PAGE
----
Facebook, over any other social media platform or service, drives and defines political communication and conversations, largely in Sinhala. Content generation trends were studied across 465 accounts that were overtly producing and promoting content that framed Sinhalese Buddhists in exclusive, preferential and superior frames, under increasing threat by Islam and Muslims, and consequently in need of urgent and if necessary violent pushback. The pages revealed a discernible increase in the production of content, particularly in Sinhala, just before the violence in March. Though semantic and more detailed content analysis is a work in progress, simple frequency analysis indicates content from Facebook pages openly partial to, anchored around and promoting an exclusive Sinhala- Buddhist nationalism, by order of magnitude pushed out more content than the civil society pages monitored around the same time. Furthermore, even though civil society produced content against the violence and with a view to calming communal tensions, it was hostage to echo chambers and almost entirely distinct from the loci on social media (e.g. the accounts and actors) that propagated ideas, myths and false information promoting the violence.
Key actants—or social media accounts—were responsible for a lot of the tweets capturing the violence, mirroring reportage of the anti-Muslim violence in Aluthgama, four years prior (Rawanpathirana 2014). In 2018, these key actants included some famous politicians, sportspersons like cricketers, leading journalists, citizens with no public institutional or party-political affiliation as well as civic media accounts, including those the author curated or collaborated with.
Evidence of relatively sophisticated algorithmically-powered influence operations through fake accounts and bots can already be seen in Sri Lanka. Research conducted in early 2018 indicates on Twitter alone evidence of significant investments in the weaponisation of the platform through the generation of accounts promoting a specific political frame or ideology, friends with specific politicians retweeting only the content produced by them and, in concert, attacking those who offered critical perspectives or were from civil society (Hattotuwa, Wijeratne, and Serrato 2018).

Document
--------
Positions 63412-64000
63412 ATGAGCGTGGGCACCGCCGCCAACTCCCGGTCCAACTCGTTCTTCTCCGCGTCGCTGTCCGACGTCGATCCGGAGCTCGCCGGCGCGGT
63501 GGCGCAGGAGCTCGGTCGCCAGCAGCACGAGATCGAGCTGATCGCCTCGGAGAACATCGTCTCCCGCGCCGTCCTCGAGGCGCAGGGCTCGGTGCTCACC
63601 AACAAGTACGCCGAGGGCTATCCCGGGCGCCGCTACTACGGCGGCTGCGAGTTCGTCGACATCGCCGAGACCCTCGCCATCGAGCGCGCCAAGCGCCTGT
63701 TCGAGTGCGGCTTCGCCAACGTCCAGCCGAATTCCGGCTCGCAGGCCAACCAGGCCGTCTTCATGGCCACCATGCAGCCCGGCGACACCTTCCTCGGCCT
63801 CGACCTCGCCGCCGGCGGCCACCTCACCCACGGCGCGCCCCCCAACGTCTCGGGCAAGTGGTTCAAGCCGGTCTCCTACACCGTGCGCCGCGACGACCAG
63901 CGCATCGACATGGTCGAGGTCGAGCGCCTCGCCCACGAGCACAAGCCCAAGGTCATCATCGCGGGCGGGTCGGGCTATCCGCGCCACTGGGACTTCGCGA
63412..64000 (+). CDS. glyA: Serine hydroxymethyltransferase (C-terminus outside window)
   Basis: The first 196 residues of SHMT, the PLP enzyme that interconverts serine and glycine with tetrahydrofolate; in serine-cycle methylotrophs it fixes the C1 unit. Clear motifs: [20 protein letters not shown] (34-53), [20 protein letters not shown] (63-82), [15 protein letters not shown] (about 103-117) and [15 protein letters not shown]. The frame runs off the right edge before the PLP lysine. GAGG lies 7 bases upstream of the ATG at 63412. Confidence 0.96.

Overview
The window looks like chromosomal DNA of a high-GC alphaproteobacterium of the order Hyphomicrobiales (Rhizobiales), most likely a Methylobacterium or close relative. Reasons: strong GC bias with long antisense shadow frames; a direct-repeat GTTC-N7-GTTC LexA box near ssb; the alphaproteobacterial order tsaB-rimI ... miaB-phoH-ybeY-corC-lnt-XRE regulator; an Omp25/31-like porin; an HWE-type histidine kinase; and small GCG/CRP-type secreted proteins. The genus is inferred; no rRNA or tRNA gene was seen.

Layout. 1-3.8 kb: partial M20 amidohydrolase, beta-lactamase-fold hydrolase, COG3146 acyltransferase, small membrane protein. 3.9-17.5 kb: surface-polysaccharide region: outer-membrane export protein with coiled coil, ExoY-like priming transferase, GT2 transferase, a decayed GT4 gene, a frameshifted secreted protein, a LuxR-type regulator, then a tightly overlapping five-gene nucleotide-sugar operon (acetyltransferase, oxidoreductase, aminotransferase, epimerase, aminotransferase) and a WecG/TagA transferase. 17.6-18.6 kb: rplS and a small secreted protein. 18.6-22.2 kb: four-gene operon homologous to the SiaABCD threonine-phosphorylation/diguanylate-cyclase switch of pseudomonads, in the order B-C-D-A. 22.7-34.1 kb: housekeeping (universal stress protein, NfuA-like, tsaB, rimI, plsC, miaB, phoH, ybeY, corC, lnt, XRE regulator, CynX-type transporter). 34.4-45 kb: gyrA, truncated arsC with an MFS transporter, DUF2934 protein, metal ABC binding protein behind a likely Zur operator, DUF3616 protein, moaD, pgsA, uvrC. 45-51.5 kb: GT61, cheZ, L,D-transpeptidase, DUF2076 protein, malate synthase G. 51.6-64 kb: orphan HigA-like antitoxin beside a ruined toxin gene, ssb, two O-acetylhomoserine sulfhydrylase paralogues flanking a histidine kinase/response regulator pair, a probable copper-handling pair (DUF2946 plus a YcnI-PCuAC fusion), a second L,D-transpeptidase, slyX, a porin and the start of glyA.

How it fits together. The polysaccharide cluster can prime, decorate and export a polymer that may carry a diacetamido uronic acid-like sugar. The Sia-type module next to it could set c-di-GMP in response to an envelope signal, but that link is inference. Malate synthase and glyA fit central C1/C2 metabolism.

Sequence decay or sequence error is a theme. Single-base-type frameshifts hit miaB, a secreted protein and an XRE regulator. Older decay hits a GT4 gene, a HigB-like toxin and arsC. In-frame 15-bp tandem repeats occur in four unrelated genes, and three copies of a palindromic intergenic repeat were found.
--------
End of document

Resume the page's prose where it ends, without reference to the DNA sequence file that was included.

Government leaders did not use social media to attempt to quell violence. Almost entirely missing on social media during the violence in March 2018 was content from senior government leaders aimed at quelling the violence. Incredibly, just after the rioting, the President tweeted to congratulate the Indian cricket team for winning a series. Though it was widely retweeted and liked, there was nothing comparable on his account at the height of the violence—and it stands to reason, with far greater urgency and frequency—addressing the fallout, calling for calm, appealing for law and order, combatting rumour, holding those responsible for the violence accountable, detailing what police were doing to bring the violence under control or giving political leadership and expression to ideas and voices around co-existence, tolerance, diversity and democracy. Tellingly, the Prime Minister’s Twitter account was similarly silent.
In contrast, prosocial content framing co-existence, communal and religious harmony and nonviolence, on Twitter at the height of the violence, counterintuitively and organically (i.e. without any paid promotion) was popular. A tweet by a well-known public commentator on the distribution of dry rations in an area affected by the violence was retweeted hundreds of times in a short span of time. Journalists who interviewed popular film stars on the violence and the need to stop it found their content going viral too. But as noted earlier, those perpetrating the violence and fuelling the hate inhabited different spaces or spheres, even on the same platforms.
In an unprecedented move, the government blocked access to Facebook and other leading social media services in response to violence. This was ostensibly done to stop the spread of rumours and hate speech that may have contributed to anti-Muslim riots and attacks on mosques. Research on the impact and effectiveness of this move by government clearly indicates the futility and myopia of such measures (Wijeratne 2018).